The new hall was to be called “The Princesses Theatre” and the opening ceremony on Wednesday, 26th July 1916 was performed by Princess Helena and her daughter, Princess Victoria. This was to be a less public affair than the laying of the foundation stone in March. The royal party arrived direct at the theatre by car at 7.30pm. It may be assumed that the importance of maintaining the production of warplanes and other munitions at the works did not justify a day’s holiday and consequently the ceremony was before an invited audience in the theatre.
The royal party were welcomed in the foyer and led to the circle where they were joined by representatives of Vickers, the Crayford Council, the builder, Mr Carmichael, the architect, Mr Edward Keynes Purchase, and other local dignitaries. Her Royal Highness then opened the Theatre by sounding a gong.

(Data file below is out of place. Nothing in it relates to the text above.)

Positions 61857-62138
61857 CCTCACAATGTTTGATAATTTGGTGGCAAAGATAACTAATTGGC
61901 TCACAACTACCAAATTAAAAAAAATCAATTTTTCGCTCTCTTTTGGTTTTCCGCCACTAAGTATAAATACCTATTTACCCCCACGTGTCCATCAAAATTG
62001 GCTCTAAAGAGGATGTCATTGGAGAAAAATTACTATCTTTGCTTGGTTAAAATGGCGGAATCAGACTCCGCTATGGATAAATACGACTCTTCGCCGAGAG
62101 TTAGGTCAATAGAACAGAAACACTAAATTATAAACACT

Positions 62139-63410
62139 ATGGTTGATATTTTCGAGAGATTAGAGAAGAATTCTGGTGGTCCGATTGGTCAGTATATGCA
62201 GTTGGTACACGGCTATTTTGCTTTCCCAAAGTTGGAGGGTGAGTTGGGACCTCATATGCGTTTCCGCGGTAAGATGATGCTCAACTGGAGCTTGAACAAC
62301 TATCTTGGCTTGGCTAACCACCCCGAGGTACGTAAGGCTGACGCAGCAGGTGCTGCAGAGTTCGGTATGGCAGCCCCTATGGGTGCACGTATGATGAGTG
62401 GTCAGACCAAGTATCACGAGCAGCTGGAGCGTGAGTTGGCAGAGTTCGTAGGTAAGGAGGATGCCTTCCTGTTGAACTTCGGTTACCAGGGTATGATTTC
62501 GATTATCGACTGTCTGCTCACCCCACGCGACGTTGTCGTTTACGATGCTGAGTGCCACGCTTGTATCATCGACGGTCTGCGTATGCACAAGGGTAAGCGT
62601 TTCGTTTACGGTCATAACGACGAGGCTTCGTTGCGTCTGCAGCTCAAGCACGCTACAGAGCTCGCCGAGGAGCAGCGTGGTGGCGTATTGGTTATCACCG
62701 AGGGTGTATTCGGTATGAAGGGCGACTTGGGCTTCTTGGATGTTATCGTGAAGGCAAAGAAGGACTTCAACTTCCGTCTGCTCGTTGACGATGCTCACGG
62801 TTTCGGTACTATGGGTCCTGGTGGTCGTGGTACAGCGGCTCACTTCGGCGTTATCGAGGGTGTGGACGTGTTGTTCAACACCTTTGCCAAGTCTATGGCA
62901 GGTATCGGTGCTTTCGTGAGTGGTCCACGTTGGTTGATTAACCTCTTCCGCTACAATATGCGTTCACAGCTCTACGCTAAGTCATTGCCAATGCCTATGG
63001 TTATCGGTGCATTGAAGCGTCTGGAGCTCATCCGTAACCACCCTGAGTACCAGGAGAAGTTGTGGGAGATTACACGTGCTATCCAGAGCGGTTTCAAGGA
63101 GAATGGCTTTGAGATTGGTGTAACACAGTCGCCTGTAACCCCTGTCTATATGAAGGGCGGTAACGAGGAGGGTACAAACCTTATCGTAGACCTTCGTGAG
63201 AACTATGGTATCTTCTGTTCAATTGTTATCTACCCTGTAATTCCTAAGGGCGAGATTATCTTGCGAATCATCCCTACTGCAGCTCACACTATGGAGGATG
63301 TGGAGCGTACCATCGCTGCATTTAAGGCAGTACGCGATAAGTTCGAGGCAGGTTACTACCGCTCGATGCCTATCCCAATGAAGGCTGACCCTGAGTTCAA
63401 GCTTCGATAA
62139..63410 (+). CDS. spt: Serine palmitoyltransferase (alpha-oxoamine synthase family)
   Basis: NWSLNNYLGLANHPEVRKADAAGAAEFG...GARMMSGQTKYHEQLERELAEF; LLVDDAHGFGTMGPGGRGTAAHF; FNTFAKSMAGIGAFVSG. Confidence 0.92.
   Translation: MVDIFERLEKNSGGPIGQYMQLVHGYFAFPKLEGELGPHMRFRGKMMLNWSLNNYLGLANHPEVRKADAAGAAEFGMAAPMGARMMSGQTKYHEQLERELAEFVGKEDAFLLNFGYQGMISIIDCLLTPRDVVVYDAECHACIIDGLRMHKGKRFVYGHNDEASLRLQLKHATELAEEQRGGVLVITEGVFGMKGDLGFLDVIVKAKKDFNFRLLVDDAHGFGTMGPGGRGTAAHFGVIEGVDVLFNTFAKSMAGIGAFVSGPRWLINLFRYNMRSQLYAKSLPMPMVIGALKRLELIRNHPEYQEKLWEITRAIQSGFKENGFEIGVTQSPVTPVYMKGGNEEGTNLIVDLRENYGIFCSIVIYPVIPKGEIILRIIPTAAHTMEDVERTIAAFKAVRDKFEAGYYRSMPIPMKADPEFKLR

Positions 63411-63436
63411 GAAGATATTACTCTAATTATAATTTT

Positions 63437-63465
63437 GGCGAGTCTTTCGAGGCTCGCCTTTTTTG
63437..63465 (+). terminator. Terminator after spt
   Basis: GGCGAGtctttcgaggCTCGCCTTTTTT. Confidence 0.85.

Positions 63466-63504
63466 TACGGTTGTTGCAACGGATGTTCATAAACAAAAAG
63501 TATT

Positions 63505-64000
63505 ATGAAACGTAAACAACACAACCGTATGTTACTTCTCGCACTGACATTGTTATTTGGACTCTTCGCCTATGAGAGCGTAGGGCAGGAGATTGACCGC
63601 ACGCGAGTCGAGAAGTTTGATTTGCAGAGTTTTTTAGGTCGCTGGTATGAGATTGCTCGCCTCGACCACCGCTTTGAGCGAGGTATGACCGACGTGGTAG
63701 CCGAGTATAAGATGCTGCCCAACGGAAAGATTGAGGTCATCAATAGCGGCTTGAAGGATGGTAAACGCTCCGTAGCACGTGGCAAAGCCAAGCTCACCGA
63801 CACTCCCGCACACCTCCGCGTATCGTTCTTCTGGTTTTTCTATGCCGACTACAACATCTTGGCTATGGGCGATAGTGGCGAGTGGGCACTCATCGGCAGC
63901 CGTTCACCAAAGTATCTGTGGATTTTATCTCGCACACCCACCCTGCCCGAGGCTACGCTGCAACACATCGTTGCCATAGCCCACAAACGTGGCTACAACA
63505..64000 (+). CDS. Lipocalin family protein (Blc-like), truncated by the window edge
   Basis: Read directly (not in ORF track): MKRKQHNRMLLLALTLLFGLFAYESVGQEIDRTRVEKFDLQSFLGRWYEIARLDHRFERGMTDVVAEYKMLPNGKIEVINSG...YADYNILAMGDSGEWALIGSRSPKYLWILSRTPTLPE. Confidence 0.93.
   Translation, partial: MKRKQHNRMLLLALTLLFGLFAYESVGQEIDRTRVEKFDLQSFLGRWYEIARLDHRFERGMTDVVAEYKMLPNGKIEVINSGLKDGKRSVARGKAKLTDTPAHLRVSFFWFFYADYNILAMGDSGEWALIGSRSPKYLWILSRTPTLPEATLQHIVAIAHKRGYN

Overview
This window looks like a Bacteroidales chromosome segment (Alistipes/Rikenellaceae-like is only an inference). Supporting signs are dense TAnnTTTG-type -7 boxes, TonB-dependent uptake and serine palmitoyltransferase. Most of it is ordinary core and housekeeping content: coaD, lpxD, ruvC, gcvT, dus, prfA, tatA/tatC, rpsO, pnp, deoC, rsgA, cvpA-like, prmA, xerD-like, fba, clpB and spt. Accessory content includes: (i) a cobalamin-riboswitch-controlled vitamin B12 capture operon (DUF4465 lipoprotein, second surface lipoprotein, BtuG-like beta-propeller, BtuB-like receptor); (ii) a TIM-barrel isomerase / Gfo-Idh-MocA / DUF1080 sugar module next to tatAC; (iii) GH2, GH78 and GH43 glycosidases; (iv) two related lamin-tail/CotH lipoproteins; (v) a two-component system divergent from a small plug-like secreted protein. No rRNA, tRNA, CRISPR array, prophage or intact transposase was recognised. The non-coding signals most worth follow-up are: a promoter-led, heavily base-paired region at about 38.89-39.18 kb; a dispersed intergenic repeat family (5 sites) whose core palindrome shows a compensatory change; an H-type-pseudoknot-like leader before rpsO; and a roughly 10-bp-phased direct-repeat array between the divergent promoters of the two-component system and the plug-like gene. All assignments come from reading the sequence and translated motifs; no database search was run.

A grand opening performance had been planned and the proceeds of £75 were presented to Princess Victoria’s YMCA Auxiliary Committee to provide funds for concerts for the troops. A gala concert commenced with the orchestra (made up of members of the Society of Women Musicians and conducted by Harold Darke) playing the National Anthem, with Miss Edith Evans leading the singing. There were also violin solos by Albert Sammons and a selection of songs by Edith Evans with music monologues by Frederick Dale. Sir Frederick Bridge, organist at Westminster Abbey, inaugurated the new organ with his own arrangement of “The Flowers of the Forest”. The resident organist and pianist, Frederick Docker and Ethel Walker, also gave recitals. A song entitled “The Munition Workers Song” written by Kathleen Bruckshaw for the occasion was sung by Charles Mott accompanied by the composer. The second half of the evening’s performance consisted of a magic show by Nevil Maskelyn and his Company. The evening ending with a cinematograph display, featuring the visit of King George V to Crayford on 18th September 1915. After the entertainment artistes, press, staff and friends were invited to supper by Vickers at Crayford House.